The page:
A bully pulpit for Black Saturday
PHILIPPINE Sports Commission Chair Richie Garcia is upbeat about our boxing hopefuls finally nailing down slots to the 2016 Olympic Games in Rio de Janeiro via the Asia-Oceania Olympic qualifying tournament March 25 to April 2 in Qian’an, China.
It’s an odd turn of events after Garcia, without the imprimatur of Philippine Olympic Committee President Jose Cojuangco Jr., turned down a budget of P3 million for the boxers’ just-ended training camp in California.
Six Filipino boxers—Asian Games silver medalist Charly Suarez (60 kg), Southeast Asian Games gold medalist Mario Fernandez (56 kg), welterweight Eumir Felix Marcial, light flyweight Roger Ladon, flyweight Roldan Boncales and woman flyweight Nesthy Petecio—are now at the qualifying venue after a 19-hour trip from Manila, counting flight delays and missed connections.
“But the boxers remain in good spirits,” reports Association of Boxing Alliances in the Philippines (ABAP) executive director Ed Picson with the team in China.
Picson says “the US trip did a lot to boost… confidence, motivation and morale. They (boxers) faced a slew of sparring partners in Oakland, San Francisco, Los Angeles and Las Vegas.”
“One trait that they said was characteristic of American boxers—they don’t back down, they keep coming at you even when they’re losing a match—toughened the team in America,” according to Picson.
The other boxers who didn’t make it to the team in China are still not out of it. There’s the Women’s Championships in Astana, Kazakhstan, and the APB-WSB qualifiers in Sofia, Bulgaria, in May and the Final Aiba World Olympic Qualifier in Baku, Azerbaijan in June.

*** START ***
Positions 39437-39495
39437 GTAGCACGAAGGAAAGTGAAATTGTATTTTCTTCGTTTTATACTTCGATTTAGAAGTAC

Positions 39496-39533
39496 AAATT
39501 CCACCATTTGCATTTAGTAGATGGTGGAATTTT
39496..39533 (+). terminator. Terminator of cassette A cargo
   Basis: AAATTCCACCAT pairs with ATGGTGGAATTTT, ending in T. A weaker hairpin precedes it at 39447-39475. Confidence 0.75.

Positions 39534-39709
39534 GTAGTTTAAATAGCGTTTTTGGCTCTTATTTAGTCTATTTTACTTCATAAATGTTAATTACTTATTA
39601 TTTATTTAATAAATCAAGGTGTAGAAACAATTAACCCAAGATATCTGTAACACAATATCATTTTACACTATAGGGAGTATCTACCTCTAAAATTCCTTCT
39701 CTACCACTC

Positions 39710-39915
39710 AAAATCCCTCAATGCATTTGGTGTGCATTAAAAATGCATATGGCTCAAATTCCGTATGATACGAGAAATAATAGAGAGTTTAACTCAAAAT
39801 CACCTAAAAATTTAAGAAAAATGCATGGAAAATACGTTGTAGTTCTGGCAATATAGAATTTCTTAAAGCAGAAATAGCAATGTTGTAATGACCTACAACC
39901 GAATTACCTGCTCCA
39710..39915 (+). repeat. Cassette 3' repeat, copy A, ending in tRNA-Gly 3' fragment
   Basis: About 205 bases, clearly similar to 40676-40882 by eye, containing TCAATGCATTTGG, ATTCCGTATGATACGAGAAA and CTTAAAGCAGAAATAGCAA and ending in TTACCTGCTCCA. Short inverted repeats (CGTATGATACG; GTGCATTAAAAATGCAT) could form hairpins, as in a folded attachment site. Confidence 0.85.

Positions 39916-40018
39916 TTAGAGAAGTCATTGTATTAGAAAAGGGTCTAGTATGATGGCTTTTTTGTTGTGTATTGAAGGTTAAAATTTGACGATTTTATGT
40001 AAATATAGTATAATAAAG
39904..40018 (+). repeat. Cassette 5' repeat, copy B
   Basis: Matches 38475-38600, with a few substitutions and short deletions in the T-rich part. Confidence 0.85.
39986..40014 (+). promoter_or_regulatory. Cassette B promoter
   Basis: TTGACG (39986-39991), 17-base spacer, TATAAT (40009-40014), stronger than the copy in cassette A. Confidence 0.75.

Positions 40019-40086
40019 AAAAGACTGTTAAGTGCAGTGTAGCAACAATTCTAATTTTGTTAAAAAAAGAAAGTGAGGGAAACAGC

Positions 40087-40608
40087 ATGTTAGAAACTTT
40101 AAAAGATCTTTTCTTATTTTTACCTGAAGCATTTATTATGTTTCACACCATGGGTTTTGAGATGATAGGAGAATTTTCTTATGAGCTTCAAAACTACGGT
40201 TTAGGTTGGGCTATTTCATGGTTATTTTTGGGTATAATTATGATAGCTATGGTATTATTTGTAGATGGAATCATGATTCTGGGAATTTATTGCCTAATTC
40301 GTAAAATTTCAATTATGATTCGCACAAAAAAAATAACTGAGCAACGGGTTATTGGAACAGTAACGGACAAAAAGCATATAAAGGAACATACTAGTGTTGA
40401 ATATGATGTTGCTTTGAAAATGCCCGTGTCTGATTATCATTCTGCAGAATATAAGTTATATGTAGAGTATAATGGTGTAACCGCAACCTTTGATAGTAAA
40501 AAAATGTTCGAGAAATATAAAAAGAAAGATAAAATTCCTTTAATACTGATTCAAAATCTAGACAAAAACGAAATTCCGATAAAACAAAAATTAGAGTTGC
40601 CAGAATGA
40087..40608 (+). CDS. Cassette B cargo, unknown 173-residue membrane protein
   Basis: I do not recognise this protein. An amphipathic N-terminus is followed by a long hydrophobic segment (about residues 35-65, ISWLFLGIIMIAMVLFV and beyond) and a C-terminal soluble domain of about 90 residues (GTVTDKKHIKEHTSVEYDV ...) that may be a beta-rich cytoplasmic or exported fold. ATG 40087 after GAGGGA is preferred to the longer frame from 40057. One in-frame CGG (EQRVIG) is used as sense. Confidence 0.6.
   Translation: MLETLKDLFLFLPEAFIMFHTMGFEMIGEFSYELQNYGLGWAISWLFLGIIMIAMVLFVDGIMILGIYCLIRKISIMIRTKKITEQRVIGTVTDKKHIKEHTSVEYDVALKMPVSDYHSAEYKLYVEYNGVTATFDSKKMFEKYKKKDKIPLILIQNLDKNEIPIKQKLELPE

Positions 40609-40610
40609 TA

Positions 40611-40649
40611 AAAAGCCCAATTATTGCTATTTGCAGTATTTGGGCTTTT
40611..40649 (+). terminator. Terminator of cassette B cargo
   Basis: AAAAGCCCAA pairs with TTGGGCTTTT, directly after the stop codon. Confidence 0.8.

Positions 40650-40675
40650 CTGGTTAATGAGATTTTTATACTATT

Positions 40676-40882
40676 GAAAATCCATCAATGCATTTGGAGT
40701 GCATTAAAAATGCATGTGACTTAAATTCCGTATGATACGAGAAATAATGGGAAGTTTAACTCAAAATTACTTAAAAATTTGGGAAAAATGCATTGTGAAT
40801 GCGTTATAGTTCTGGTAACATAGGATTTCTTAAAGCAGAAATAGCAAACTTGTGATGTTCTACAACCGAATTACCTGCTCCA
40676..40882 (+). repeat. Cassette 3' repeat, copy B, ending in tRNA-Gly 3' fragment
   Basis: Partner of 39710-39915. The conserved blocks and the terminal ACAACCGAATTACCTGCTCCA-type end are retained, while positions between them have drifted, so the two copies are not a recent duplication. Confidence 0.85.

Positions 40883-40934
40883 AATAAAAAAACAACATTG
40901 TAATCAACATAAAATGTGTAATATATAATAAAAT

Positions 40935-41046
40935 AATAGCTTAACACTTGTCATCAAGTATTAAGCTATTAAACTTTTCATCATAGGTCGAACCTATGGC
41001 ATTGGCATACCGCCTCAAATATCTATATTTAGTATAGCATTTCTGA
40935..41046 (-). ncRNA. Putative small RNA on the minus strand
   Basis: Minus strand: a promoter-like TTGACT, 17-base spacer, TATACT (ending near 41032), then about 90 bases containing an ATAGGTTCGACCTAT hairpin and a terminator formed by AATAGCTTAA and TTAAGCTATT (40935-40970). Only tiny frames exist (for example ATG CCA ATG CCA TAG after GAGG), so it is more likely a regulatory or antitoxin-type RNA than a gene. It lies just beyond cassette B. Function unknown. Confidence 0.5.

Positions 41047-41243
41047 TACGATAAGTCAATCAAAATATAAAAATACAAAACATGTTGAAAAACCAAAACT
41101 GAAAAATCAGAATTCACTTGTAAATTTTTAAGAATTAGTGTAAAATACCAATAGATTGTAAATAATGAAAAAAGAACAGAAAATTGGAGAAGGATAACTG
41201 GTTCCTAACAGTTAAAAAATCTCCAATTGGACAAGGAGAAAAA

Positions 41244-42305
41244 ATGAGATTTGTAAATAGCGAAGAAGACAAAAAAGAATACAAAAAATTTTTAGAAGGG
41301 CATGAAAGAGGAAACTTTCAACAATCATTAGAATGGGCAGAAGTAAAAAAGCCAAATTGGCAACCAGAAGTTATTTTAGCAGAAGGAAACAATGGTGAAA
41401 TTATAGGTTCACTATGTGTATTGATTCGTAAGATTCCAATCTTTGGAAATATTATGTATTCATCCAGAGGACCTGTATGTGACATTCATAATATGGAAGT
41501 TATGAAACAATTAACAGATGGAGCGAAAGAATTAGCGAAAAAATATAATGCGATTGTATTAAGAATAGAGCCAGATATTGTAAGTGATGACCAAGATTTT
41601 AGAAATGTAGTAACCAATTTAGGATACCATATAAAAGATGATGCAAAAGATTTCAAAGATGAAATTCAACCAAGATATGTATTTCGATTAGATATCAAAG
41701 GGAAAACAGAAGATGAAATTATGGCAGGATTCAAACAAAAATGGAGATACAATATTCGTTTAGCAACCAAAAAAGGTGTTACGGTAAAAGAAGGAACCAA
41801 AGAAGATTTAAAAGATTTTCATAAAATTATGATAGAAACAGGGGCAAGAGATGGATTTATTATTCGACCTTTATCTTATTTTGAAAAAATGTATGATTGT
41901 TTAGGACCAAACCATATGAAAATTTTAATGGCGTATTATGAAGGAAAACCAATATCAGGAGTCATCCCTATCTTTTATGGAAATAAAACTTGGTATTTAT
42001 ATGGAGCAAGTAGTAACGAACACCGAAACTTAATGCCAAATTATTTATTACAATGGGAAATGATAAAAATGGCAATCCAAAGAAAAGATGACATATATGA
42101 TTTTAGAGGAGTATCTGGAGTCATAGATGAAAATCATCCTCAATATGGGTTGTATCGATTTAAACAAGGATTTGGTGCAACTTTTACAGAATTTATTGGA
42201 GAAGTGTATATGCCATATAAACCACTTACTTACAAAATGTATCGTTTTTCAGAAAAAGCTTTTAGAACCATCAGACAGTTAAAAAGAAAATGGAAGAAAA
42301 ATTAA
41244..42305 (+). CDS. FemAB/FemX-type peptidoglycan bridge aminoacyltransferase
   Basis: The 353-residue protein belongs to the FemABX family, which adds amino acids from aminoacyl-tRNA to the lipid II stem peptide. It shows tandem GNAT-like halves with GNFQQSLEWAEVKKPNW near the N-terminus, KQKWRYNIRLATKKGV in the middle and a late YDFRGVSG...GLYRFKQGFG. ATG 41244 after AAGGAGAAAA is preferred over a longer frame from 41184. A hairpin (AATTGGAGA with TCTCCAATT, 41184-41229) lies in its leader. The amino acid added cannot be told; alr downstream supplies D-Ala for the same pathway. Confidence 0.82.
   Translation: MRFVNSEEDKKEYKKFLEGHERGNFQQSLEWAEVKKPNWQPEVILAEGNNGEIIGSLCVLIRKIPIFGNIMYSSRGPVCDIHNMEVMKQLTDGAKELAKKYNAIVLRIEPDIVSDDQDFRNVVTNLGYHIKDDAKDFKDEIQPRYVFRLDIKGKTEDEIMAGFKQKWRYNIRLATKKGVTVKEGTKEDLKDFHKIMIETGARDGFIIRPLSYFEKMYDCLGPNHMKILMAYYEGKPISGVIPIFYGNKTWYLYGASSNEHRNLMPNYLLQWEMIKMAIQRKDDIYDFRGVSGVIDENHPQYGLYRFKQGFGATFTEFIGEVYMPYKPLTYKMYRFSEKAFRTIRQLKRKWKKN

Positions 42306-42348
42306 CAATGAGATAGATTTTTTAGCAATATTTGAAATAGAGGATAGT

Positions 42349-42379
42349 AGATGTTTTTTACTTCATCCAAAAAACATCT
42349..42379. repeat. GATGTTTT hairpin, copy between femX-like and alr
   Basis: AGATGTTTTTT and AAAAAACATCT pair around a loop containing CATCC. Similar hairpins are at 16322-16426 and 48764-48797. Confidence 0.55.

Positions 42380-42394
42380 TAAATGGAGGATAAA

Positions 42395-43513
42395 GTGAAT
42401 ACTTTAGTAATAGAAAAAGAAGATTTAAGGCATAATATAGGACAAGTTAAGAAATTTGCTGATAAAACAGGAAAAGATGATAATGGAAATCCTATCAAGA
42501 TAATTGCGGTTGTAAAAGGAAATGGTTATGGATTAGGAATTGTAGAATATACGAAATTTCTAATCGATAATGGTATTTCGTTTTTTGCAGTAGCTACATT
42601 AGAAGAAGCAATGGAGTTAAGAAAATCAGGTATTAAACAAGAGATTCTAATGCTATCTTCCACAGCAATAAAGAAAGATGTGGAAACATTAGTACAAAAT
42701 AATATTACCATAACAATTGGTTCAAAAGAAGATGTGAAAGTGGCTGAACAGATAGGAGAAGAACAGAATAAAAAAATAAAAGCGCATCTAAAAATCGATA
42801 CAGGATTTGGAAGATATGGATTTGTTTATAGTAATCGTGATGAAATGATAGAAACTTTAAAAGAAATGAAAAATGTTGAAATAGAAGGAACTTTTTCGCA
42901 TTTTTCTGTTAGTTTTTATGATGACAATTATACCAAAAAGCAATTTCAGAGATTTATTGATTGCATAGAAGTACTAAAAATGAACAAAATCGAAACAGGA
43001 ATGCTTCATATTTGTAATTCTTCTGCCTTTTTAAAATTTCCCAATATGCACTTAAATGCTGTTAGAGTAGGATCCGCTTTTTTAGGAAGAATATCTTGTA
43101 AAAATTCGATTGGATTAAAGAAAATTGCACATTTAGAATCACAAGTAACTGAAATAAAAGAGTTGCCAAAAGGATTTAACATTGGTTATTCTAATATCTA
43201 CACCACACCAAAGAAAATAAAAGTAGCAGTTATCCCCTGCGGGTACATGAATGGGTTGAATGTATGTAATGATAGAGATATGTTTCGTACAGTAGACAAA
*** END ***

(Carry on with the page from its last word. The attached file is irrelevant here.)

“So they need to keep in tip-top shape to get an opportunity to participate in those tourneys,” said Picson.
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An environmental lawyer was bringing canoe races to Sitio Namagyan in Candon City to gain a bully pulpit and give hundreds of beach goers ringside seats for the festivities on Black Saturday.
But ferocious winds and choppy waters cancelled the event to the dismay of participants and spectators alike.
Robert Tudayan said the abortive races were the request of seaside residents and would have featured rainbow-colored boats cutting across the waters in pursuit of each other for cash prizes.
The people of Barangays Tamurong 1 and 2 on the shores of the West Philippine Sea want their waters unspoiled and way of life unchanged. Their wish mirrors that of many ocean-side communities around the islands that would not want to wake up one day to find haphazard growth in their neck of the woods.
That’s why the villagers, who are mostly fishermen, look down on impresarios with a carnival in mind. But not on Tudayan and his message of sea protection and thoughtful fishing for all.
The lawyer tells me sometimes it takes a chamber of commerce attitude and a fiesta atmosphere to drive home the moral of the story.
After all, the two Tamurongs and the seaside hamlets of Candon City are eternally filled with hope for their fisher folk to land swordfish, flying fish, yellow and blue fin tuna, sea bass and other in-season catches each day.
Heck, they even would want to be regaled with stories of their intrepid bread winners’ own epic encounters with the dorado and the blue marlin, known as susay in the Ilocano dialect.
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